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(Updated) FBI Nabs Another Jihad-Obsessed Potential Bomber in Sting Operation

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"There was no actual danger to the public..."

UPDATE:

The LA Times has more on the attempted bomber:

Federal authorities say Antonio Martinez, also known as Muhammad Hussain, attempted to detonate what he believed to be a vehicle bomb this morning at the Armed Forces Career Center in the 5400 block of Baltimore National Pike.

Court records paint Martinez as obsessed with Jihad and intent on punishing the military. He praised Nidal Hassan, the U.S. Army major who killed 13 people at Fort Hood, and discussed obtaining weapons and shooting up military installations, records show.

In November, he was observed on a public computer in Woodlawn viewing videos of Osama bin Laden and an Iraqi martyrdom. He discussed in public postings on his Facebook page how the "reign of oppression is about 2 cease."

It was through the social networking site that he communicated at times with an FBI informant, saying he wanted to go to Pakistan or Afghanistan and join the ranks of the "mujahideen."

OUR ORIGINAL REPORT IS BELOW.

BALTIMORE (AP) -- A Baltimore man was arrested Wednesday for plotting to blow up a military recruitment center, authorities said.

The man was caught in a sting operation as he tried to detonate a phony bomb at an Armed Forces recruiting station in Catonsville, just outside Baltimore, officials said.

"There was no actual danger to the public as the explosives were inert and the suspect had been carefully monitored by law enforcement for months," the U.S. Attorney's Office for Maryland said in a statement.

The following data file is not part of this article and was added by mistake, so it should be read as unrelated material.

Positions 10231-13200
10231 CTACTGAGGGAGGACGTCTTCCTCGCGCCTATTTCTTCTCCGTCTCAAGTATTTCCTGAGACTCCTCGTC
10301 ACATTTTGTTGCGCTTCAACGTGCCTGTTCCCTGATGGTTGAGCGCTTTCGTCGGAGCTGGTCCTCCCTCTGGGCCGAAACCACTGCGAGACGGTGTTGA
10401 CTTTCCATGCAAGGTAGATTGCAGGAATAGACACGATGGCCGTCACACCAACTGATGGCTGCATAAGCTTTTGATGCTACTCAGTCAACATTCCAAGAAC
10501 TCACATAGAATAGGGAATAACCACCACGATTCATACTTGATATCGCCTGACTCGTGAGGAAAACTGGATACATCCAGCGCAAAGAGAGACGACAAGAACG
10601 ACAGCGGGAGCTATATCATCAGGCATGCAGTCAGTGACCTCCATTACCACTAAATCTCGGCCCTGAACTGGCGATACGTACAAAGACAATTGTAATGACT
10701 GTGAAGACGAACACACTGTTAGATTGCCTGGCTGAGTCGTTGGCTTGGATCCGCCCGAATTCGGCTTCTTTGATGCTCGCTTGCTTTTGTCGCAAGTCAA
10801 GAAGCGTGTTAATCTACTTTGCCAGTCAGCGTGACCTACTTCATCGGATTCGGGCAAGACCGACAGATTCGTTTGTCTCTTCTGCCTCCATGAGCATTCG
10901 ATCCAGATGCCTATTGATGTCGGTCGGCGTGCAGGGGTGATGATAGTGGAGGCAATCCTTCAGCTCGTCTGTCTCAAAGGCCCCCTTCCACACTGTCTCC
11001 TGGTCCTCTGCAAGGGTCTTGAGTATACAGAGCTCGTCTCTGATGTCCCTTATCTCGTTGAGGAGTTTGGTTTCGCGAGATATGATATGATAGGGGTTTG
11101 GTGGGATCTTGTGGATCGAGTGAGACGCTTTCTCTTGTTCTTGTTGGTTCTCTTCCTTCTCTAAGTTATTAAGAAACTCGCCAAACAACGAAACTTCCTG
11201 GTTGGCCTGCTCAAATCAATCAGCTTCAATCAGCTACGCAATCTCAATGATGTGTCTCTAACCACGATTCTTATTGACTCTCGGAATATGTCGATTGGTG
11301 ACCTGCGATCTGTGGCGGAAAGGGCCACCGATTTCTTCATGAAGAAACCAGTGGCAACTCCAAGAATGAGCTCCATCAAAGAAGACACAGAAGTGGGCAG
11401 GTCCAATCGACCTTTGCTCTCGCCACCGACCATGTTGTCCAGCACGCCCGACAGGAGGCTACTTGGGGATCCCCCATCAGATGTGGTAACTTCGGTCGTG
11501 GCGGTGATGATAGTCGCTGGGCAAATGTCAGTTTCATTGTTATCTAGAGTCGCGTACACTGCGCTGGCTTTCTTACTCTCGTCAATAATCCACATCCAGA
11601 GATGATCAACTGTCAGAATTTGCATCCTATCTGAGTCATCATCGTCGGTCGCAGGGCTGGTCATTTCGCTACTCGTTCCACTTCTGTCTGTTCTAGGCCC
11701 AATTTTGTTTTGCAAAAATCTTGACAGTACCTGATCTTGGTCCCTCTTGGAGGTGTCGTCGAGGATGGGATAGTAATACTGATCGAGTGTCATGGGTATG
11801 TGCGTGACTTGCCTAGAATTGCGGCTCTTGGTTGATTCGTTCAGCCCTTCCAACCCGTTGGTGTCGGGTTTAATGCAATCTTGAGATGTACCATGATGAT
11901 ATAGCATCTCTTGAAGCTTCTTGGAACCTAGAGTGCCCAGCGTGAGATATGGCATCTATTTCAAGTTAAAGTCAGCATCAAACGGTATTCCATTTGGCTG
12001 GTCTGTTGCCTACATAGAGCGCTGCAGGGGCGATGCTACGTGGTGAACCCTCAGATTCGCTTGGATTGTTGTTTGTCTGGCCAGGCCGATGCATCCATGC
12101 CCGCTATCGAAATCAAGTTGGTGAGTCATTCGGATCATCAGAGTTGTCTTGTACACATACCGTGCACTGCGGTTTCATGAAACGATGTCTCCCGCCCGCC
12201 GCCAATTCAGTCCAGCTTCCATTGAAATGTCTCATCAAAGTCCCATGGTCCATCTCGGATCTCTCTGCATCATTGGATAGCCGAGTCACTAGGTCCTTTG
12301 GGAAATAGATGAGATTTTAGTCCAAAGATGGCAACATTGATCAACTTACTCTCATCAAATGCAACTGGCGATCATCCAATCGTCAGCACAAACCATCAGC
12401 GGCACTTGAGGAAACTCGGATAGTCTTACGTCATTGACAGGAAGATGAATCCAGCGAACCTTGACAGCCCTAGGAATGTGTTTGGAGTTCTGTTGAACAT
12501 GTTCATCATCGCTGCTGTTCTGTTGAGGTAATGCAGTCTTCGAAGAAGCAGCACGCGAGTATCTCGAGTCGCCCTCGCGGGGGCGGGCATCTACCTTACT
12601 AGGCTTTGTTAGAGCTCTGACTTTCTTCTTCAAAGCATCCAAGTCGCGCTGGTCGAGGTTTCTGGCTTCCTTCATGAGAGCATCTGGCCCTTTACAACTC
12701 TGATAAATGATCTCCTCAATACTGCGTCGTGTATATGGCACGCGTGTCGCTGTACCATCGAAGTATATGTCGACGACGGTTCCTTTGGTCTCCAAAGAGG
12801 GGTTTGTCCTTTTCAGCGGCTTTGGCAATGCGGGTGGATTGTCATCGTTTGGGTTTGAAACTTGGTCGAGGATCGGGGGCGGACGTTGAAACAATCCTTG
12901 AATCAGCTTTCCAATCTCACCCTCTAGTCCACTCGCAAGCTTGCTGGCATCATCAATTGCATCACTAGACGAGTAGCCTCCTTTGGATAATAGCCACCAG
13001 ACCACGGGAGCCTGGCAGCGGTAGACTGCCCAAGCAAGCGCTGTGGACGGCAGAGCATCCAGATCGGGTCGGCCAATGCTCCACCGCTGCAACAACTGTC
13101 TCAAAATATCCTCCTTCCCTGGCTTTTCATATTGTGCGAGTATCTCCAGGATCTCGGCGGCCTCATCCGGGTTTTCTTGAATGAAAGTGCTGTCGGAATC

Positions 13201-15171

The man was a U.S. citizen who was arrested after he tried to set off what he thought was a bomb, according to an official briefed on the arrest. The official spoke to The Associated Press on condition of anonymity because he was not authorized to release the information.

The man acted alone and did not train overseas or get instructions from anyone overseas, according to a law enforcement official who spoke on condition of anonymity because the man had not been formally charged.

There was no evidence the plot was linked to recent shootings at military installations in the Washington area, authorities said.

The man had an initial appearance scheduled for 2 p.m. in federal court in Baltimore. The court calendar listed his name as Antonio Martinez, also known as Muhammad Hussain.

There are several military recruiting offices in Catonsville, and it was not immediately clear which had been targeted. Petty Officer Brandyn Hill, a Coast Guard spokesman, said he was told by people working in the Coast Guard office that it was not the target of the plot.

The case comes after a recent bomb plot in Portland, Ore. The day after Thanksgiving, a Somali-born teenager was arrested there after using a cell phone to try to detonate what he thought were explosives in a van, authorities said. He thought he was going to bomb a crowded downtown Christmas tree-lighting ceremony.

Like the Baltimore County case, it turned out to be a dummy bomb plot put together by FBI agents. Mohamed Osman Mohamud, 19, was arrested after authorities said he planned the details of the plot, including where to park the van filled with explosives to hurt the most people. Mohamud allegedly believed he was receiving help from a larger ring of jihadists as he communicated with undercover agents.

The incidents are the latest in a string of alleged terrorist plans by U.S. citizens or residents, including a Times Square plot in which a Pakistan-born man tried to set off a car bomb on a busy street. He pleaded guilty earlier this year.

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Associated Press writer Pete Yost in Washington contributed to this report.

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